When the case arrived, the packaging looked like it went through a war. There were some tears in the box, and some parts were slightly crushed. Though this has nothing to do with Lian Li themselves, it would be nice to get everything there undamaged. Another thing that jumped out at me was the shear size of the box; it's absolutely massive.
Once the box was opened and the case taken out, we see the packaging did its job of protecting the case. However, some of the front panel 5.25" bezels were knocked out of place and I found them free-falling around the case which did scratch them up somewhat.
- Screw Driver
- 16 x Copper Standoffs
- 3 x Cable ties
- 1 x Spare Thumb Screw
- 6 x PSU Screws
- 1 x Adjustable Clamp
- 8 x #6-32 Screws
- 14 x HDD Screws
- 35 x Drive Screws
- 14 x Rubber Rings
A Closer Look
Here's the behemoth Lian Li PC-A70 unveiled from its box standing 595mm high, almost two feet. The PC-A70 has a very simplistic design like most Lian Li cases. The biggest "thing" that stands out about this case to me is the shear size of it.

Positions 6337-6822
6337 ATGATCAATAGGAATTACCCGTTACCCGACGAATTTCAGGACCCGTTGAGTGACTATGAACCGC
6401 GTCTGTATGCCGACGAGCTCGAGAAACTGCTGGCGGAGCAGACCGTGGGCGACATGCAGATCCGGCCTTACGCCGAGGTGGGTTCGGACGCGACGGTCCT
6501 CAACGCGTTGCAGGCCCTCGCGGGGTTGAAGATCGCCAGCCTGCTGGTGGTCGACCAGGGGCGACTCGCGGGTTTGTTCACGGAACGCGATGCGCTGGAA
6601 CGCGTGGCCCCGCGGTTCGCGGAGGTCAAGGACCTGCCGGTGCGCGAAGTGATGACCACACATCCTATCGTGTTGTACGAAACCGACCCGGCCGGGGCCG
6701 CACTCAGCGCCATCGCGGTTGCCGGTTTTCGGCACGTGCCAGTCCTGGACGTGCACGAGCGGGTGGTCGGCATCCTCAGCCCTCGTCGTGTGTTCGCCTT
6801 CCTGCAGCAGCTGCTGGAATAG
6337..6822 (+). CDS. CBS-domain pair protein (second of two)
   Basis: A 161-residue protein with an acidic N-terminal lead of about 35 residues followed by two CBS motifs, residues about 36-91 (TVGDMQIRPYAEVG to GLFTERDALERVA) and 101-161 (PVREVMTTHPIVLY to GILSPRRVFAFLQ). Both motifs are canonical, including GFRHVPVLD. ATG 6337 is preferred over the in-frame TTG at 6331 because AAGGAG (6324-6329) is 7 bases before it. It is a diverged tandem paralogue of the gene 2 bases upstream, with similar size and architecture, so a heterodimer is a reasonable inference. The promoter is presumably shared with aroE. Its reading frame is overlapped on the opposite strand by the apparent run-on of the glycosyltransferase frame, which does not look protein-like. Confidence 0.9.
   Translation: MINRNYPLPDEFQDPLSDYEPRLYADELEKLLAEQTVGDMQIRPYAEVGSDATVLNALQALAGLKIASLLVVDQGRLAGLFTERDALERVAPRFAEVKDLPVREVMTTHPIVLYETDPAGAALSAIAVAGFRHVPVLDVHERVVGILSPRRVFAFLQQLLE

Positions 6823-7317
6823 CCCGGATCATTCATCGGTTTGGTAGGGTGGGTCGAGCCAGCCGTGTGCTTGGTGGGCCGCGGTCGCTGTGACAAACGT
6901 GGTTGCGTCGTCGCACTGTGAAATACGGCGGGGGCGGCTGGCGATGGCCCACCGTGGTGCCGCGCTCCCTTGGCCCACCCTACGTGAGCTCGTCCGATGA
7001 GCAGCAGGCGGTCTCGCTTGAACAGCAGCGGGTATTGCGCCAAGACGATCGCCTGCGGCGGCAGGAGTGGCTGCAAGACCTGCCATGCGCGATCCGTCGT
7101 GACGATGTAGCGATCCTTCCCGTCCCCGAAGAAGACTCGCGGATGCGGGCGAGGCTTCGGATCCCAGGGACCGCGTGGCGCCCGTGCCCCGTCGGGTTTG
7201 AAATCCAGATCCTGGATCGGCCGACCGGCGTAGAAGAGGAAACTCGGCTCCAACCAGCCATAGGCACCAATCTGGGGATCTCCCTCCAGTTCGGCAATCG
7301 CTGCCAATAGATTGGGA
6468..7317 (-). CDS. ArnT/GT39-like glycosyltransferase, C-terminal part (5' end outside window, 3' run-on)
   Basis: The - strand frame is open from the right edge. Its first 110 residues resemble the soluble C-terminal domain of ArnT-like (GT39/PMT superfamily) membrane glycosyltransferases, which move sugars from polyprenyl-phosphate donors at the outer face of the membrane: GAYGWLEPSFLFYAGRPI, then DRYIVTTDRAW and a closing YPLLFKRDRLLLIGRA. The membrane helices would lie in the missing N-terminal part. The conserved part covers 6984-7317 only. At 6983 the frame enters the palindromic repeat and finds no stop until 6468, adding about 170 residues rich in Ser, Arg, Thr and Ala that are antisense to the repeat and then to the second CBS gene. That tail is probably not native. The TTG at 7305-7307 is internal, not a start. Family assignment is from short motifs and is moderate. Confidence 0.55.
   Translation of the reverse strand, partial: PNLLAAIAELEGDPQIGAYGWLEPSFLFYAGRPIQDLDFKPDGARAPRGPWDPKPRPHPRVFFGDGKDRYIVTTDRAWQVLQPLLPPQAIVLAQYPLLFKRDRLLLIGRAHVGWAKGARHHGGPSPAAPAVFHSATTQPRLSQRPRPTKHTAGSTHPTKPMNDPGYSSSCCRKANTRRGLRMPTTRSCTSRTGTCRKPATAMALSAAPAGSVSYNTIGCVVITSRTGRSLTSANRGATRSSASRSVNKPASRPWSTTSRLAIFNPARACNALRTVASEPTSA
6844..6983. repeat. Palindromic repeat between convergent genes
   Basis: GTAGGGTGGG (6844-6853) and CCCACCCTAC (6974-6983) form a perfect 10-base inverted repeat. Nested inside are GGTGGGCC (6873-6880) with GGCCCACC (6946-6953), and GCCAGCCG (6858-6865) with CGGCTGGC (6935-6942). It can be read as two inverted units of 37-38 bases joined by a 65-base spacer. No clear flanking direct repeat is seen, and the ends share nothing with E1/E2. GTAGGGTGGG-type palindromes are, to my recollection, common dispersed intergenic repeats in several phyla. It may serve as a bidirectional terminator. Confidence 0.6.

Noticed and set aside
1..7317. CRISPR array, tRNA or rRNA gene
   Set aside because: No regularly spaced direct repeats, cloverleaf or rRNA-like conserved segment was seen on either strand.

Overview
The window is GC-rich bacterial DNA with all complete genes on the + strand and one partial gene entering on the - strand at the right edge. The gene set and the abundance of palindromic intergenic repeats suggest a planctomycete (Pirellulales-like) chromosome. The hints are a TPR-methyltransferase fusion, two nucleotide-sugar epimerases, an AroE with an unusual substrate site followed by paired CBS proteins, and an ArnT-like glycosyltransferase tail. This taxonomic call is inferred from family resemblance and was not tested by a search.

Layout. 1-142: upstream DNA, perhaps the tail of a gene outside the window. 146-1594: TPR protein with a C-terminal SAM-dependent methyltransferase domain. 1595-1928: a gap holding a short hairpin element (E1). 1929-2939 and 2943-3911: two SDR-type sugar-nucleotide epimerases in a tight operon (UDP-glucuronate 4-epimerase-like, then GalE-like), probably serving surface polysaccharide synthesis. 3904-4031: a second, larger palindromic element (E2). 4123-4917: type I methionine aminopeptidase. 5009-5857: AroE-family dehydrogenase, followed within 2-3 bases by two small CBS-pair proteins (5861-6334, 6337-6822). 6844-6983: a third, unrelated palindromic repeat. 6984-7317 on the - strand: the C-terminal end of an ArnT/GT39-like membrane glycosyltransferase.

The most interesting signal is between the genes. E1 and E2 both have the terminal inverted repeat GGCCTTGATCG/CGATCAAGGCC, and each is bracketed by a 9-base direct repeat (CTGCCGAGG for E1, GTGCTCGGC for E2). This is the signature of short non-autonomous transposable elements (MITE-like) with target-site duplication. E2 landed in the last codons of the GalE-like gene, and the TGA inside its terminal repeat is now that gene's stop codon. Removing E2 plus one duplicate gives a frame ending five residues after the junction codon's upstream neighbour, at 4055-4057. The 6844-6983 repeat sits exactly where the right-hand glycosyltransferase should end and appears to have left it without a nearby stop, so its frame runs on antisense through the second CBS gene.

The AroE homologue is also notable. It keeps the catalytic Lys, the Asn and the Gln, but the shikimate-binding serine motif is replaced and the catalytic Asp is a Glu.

On the top of the case a small flip up door contains access to USB, Firewire and Audio I/O ports. How good this location of the ports is, is arguable. By this I mean if the case is put on the floor next to your desk, it would be fairly easy to access the ports. However if the case was seated on, or up high next to your desk, because of the size of the case it might be a bit difficult to get to them.
Two 120mm fans are mounted on the front of the case, and the fans both have air filters over them. A metal rack sits over the fans holding the washable air filters in place, which is easily removed for cleaning. When the front panel is removed, the Power/Reset switches are exposed as well. Lian Li uses a small circuit board for the switches which is mounted to the case.
Due to the PC-A70's large size, it has two spots for PSUs to be mounted - In the top of the case and in the bottom. The default place is the bottom and the top has another internal 3.5" cage in it with a fan and a grill to cover the area where a PSU can be mounted. The cage is held in via four screws with rubber dampeners, so it's very easy to remove and position the PSU there.